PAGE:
UCLA In the News June 15, 2018

UCLA In the News lists selected mentions of UCLA in the world’s news media. See more UCLA In the News.

Which countries guarantee that new dads get paid paternity leave? | NPR

The data, mapped in an interactive chart produced by World Policy Analysis Center at UCLA’s Fielding School of Public Health, allows users to scroll over a country to see its policy on paid paternity leave: no paid leave, less than three weeks (for most countries, that means one week or less), three to 13 weeks or 14 weeks or more… For Jody Heymann, founding director of World Policy Analysis Center, the data draws attention to a glaring gap in expectations on gender roles. “To achieve gender equality both in the workplace and the home, it’s essential for men to have an equal chance to be there with their newborn babies,” she says.

Is America ready for the next plague? | The Atlantic

I listen to their stories in the company of Anne Rimoin, an epidemiologist from UCLA. During her 16 years working in the Congo, Rimoin has shown that monkeypox is on the rise, helped discover a new virus, and worked to create the first truly accurate maps of the country, down to the most-isolated villages. The Congo is a second home for her…. Rimoin emphasized to me the social rupture that disease outbreaks wreak on unprepared communities, and the difficulty of repair.

Future of L.A. landmark CBS Television City remains in flux | Los Angeles Times

“L.A. has many faults, and one of those is that it has not respected its historical buildings over the years. It’s been a hit-and-miss,” said Zev Yaroslavsky, a former county supervisor and current lecturer at UCLA. “L.A. views itself as new, and anything old needs to be replaced. It’s turned its back on its architectural history. It’s part of who we are. There was a city here before us, and as the city develops and grows we need to integrate historic buildings into new development.”

Philbin and art of the provocative thrive at Hammer Museum | Los Angeles Times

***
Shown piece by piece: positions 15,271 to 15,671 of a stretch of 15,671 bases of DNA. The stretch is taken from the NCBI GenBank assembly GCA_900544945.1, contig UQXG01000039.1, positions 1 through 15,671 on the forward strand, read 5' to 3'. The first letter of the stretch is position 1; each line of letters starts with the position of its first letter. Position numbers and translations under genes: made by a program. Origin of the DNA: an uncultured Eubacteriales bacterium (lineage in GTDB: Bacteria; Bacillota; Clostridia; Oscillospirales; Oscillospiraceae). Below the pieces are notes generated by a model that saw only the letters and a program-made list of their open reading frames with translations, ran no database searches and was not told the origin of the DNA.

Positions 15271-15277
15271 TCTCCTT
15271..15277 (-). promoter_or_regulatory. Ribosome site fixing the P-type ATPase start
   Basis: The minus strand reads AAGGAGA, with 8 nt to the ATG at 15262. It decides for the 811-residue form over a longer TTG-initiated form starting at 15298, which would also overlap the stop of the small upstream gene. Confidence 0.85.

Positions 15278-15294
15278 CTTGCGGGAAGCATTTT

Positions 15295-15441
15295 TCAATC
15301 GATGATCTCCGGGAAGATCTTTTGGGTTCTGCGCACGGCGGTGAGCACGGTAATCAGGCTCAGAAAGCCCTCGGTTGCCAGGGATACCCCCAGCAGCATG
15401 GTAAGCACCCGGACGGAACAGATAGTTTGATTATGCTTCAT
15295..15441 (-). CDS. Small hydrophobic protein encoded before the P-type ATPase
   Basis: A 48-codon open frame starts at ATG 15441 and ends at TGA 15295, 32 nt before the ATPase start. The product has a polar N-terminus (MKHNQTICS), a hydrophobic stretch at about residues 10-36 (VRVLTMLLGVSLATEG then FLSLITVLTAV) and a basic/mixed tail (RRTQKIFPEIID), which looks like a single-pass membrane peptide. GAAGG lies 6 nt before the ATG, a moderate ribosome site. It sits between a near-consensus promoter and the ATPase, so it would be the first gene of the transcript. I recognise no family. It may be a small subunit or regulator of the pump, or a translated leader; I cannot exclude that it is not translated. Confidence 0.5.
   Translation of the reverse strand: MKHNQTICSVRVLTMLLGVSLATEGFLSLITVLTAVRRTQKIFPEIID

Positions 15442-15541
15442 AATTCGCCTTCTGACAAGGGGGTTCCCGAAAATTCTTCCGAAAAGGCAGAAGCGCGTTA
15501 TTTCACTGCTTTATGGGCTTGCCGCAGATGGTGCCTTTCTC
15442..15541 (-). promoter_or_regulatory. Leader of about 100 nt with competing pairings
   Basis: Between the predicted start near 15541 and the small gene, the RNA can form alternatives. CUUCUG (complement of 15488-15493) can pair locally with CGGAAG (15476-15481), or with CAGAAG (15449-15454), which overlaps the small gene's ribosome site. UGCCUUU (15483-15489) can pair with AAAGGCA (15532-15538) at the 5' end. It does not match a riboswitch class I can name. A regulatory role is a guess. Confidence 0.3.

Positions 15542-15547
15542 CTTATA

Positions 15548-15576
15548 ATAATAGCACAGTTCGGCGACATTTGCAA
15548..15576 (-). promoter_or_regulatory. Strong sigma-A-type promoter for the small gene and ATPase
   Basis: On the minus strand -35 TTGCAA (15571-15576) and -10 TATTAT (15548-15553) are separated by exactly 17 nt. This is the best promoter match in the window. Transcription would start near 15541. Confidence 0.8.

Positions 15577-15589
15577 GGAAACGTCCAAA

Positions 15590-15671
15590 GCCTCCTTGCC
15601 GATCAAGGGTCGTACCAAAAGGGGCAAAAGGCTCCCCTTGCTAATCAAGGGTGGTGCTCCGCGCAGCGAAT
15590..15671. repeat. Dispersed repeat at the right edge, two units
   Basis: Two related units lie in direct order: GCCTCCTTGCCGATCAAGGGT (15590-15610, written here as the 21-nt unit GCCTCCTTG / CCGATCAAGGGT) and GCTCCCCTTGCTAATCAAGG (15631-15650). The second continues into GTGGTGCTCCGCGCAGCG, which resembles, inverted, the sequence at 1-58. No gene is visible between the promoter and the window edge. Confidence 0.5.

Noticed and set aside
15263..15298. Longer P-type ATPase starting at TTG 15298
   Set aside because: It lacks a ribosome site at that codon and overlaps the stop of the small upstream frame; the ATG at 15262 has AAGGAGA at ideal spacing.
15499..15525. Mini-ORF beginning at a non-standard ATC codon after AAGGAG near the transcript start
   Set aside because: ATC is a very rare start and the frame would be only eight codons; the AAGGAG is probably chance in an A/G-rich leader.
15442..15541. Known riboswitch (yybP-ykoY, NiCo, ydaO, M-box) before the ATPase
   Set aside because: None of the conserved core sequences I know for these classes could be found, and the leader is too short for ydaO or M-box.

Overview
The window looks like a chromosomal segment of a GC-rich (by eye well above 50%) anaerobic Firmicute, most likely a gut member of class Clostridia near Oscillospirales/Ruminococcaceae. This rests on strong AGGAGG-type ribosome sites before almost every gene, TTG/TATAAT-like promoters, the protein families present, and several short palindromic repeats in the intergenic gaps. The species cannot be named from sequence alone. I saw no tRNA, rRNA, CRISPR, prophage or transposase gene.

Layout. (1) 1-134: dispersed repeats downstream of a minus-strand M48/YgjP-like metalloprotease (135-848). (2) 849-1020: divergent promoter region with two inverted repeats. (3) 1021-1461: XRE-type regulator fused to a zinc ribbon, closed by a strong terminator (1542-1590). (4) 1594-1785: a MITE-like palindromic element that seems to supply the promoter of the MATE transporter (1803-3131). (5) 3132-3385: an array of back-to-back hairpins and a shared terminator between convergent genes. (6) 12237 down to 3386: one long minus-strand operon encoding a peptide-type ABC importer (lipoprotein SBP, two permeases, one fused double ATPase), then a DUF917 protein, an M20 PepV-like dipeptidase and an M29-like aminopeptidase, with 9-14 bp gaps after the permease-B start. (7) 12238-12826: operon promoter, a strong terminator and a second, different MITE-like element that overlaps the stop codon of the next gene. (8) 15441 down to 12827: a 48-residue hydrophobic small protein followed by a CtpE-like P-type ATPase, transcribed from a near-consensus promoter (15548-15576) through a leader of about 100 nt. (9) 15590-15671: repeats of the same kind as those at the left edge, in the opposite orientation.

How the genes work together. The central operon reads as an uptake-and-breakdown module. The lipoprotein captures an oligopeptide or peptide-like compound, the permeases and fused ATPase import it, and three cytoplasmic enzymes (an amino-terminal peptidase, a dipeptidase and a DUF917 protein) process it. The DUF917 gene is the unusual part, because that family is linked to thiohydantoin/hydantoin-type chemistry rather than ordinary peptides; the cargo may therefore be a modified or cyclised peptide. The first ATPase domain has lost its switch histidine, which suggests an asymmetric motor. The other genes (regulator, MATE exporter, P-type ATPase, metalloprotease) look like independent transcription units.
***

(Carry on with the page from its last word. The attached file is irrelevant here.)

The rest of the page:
That reckoning spoke not only to [Ann] Philbin’s aesthetic but to a provocative instinct that art should define its era, challenge its politics and resonate with a truth that can startle and illuminate. Her 19 years as director of the UCLA Hammer Museum have personified that credo, turning the institution into one of the nation’s most enticing and risk-taking ventures, exhibiting not only contemporary and conceptual art, but holding hundreds of programs a year on topics including racism, civil disobedience, feminism, clean energy and talking sex with Dita Von Teese.

GOP bill would let crime victims sue ‘sanctuary’ cities | Los Angeles Times

Margaret Peters, an associate professor of political science at UCLA, said that “given his rhetoric on this issue,” the proposed change “feels like total political theater.”

Scant abortion-related ER visits suggest there’s no medical basis for restrictive laws | Los Angeles Times

UCLA public health professor Jeanne Miranda, who served on the National Academies panel, denounced assertions that abortion care needs a safety overhaul as “just untrue.”

California’s health exchange expects rate hike | California Healthline

“Insurers are going to have an extremely difficult time projecting rates for 2019 given this degree of uncertainty,” said Gerald Kominski, director of the UCLA Center for Health Policy Research. He said the impact on “California’s marketplace would be complicated.” (Also: Washington Examiner)

Why is Sacramento failing its black students? | Sacramento News & Review

According to researchers from San Diego State University and University of California, Los Angeles, Sacramento schools disproportionately suspend black boys. The researchers’ new study, “The Capitol of Suspensions: Examining the Racial Exclusion of Black Males in Sacramento County,” revealed that the schools with the worst record are right here in the state capital.

Vitamin D may lower colon cancer risk, especially in women | NBC News

Dr. Zhaoping Li, director at the UCLA Center for Human Nutrition, said the research is informative, but does not prove increasing vitamin D levels would prevent colon cancer. Instead, “this gives us a good reason to invest time and effort to see whether vitamin D can have an impact on colon cancer incidence,” said Li. “This is not the smoking gun,” she said. Li was not involved with this latest American Cancer Society study.

‘You take a life, you’re going to go through something’ | Chicago Tribune

Aliza Luft agrees. She’s an assistant sociology professor at the University of California, Los Angeles, who has studied war and violence in countries like Rwanda and Israel. “Even if a shooting is justified, it is often still a harrowing experience for the person pulling the trigger,” she said. “Even a good guy with a gun would most likely still experience physical and emotional difficulties participating in violence.”

UCLA leads the nation in kidney transplants | Los Angeles Business Journal